Dr. Dylan Edwards Invited to Present TMS Updates at the American Academy of Neurology Annual Meeting

The American Academy of Neurology recently held its 76th Annual Meeting, a hybrid event held in person in Denver, Colorado, with online content available to remote attendees as well. Dylan Edwards, PhD, was among six speakers invited to present in the “Neurology Year in Review” plenary session on April 18th. The speakers discussed the latest developments in a broad range of clinically relevant topics: Car-T cell therapy, gene transfer therapy, migraine management, Long-COVID and the autonomic nervous system, transcranial magnetic stimulation (TMS), and the future of amyotrophic lateral sclerosis (ALS).

In his presentation on TMS, Dr. Edwards highlighted recent technical advances that have resulted in improved electrical field modeling for the targeting of stimulation. He described how TMS can be now used to localize muscle representations on the primary motor cortex in three dimensions for an individual based on their own cortical anatomy.1 This approach is more accurate and personalized compared to prior targeting methods where an estimate of the center of the TMS coil and the electric field would be generated and mapped based on the depth of stimulation in two dimensions. This is a transformative advance, but it requires substantial analysis and computation. which can take several hours or more.

To overcome computational barriers to make the approach more clinically relevant, Dr. Edwards explained how researchers developed a fast, accurate TMS solver that can now determine TMS electrical fields for any coil type in near-real time.2 This represents a substantial breakthrough that could allow clinicians to have an estimate of electric field distribution in a region of interest in a matter of seconds. Other important developments in the field that Dr. Edwards featured were the use of robotic arms for automated precision-targeting (including his own research being conducted at MRRI), as well as emerging technology that shows an alternative approach with static multi-coil arrays.3-4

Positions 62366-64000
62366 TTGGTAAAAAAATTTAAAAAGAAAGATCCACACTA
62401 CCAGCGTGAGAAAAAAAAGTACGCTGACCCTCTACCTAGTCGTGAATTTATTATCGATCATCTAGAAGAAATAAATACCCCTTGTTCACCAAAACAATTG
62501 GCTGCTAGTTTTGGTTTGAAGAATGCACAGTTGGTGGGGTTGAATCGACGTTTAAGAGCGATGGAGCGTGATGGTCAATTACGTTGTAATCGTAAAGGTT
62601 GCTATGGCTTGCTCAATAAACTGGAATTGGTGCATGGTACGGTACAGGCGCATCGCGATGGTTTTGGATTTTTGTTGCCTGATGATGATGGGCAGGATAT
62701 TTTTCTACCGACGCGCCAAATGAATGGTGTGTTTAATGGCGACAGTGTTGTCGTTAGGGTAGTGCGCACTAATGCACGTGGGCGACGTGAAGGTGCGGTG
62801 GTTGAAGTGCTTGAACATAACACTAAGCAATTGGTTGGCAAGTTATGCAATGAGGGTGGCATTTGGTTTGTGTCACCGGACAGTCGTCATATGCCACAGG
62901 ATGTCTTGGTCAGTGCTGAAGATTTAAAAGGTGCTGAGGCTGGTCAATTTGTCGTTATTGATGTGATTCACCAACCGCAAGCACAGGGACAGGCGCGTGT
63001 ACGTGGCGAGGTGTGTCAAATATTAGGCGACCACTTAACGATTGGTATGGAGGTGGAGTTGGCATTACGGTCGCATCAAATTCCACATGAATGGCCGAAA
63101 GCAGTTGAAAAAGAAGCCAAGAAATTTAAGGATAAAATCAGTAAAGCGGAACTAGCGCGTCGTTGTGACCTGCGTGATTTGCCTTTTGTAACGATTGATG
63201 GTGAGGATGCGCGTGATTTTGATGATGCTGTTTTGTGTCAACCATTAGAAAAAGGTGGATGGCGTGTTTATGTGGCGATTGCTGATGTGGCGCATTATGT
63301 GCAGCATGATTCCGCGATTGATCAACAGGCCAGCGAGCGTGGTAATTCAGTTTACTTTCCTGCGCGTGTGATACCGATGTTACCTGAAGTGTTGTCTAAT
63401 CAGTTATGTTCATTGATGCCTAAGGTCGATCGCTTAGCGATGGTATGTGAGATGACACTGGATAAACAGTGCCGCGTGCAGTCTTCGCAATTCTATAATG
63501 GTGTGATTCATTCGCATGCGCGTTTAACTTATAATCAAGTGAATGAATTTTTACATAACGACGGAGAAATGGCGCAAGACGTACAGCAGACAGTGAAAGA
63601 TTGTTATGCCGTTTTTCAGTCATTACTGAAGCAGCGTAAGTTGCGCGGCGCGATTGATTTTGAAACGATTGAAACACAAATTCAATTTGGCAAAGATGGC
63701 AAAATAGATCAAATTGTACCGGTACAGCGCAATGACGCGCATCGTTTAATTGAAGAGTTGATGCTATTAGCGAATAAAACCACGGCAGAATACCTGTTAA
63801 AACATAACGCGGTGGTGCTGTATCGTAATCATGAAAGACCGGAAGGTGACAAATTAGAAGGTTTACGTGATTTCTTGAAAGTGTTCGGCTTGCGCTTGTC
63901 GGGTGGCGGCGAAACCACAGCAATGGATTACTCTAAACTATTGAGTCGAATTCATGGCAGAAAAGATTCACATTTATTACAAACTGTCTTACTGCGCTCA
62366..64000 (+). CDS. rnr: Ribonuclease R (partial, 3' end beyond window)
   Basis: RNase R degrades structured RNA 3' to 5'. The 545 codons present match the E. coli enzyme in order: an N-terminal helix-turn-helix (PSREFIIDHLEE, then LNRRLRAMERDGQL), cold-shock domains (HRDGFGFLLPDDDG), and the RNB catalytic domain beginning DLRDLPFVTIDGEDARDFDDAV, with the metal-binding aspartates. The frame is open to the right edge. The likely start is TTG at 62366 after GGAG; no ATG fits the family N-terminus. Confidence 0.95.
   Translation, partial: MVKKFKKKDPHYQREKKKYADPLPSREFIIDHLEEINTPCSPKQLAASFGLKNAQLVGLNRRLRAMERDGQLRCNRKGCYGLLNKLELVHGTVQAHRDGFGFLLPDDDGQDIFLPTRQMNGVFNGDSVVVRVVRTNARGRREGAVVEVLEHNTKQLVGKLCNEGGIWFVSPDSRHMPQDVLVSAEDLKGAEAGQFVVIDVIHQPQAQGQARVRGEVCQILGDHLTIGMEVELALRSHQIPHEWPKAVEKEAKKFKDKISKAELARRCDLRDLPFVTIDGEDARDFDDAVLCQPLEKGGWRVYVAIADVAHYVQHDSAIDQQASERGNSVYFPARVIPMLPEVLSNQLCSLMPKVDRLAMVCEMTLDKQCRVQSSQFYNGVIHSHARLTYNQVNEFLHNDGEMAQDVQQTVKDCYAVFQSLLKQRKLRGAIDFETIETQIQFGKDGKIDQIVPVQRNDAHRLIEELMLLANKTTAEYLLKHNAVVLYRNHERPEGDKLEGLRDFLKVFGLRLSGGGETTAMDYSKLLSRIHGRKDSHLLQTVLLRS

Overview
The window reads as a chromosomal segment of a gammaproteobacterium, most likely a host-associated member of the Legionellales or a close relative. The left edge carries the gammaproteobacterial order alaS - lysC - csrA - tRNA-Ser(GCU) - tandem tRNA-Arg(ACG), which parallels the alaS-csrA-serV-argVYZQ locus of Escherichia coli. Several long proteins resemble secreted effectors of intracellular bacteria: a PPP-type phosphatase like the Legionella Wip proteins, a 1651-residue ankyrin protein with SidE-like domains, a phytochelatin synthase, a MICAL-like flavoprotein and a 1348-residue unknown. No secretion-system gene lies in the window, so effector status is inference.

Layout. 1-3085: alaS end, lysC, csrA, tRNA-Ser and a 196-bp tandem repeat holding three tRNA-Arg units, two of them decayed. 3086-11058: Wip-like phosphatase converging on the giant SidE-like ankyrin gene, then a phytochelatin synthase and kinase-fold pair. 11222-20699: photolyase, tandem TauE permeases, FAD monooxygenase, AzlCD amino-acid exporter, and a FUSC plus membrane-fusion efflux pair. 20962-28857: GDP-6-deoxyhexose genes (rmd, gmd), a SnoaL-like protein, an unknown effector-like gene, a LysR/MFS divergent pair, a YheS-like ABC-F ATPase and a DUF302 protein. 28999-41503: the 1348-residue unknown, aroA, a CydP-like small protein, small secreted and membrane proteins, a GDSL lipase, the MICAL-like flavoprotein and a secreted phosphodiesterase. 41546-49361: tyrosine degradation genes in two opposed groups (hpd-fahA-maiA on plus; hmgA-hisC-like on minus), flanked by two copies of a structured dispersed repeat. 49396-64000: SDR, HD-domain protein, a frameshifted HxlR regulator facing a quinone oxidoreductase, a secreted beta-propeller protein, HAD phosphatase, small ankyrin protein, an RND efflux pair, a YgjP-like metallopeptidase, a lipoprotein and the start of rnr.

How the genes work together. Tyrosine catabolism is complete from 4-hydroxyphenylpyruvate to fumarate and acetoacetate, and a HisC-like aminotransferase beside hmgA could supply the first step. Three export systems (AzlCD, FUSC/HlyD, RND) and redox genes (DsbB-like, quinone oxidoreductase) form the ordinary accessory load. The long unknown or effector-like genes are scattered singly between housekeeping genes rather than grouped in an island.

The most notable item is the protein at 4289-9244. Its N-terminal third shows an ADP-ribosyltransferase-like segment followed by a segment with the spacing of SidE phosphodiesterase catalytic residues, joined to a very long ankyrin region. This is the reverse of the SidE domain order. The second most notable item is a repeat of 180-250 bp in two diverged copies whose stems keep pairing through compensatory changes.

Dr. Edwards also shared progress in research using repetitive TMS (rTMS) for neuromodulation to facilitate motor recovery after stroke and spinal cord injury. Clinical and translational studies using TMS are showing benefits for recovery of motor function when treatment is started early in post-stroke recovery.5 Future work in this area will continue to pursue individualized targeting and parameter selection based on contemporary theory, potentially selecting targets based on neural networks.

Dr. Edwards finished his presentation by sharing research that he and colleagues have been working on using rTMS to facilitate regeneration and recovery after spinal cord injury. Following promising results in animal models,6 Dr. Edwards is now translating this rTMS protocol in a phase I randomized controlled trial in patients with spinal cord injury.

Substantial headway has been made in TMS research within the past year, and this continues to be a growing field of study with broad potential clinical relevance spanning diagnostic, prognostic, and therapeutic applications. Dr. Edwards’ presentation was well-received by a large audience attending this session. The American Academy of Neurology’s Annual Meeting is the largest international meeting of neurologists and neuroscience professionals in the world, and the selection of TMS as one of the six hot topics to feature in this year’s “Neurology Year in Review” plenary session further attests to the significance of this technology in neurology and beyond.



1) Weise, et al., Nature Protocols, 2023

2) Makaroff, et al., Scientific Reports, 2023

3) Navarro de Lara et al., NeuroImage, 2021

4) Daneshszand et al., Brain Stimulation, 2023

5) Vink et al., Stroke, 2023

6) Boato et al., Science Translational Medicine, 2023

Photos courtesy of the American Academy of Neurology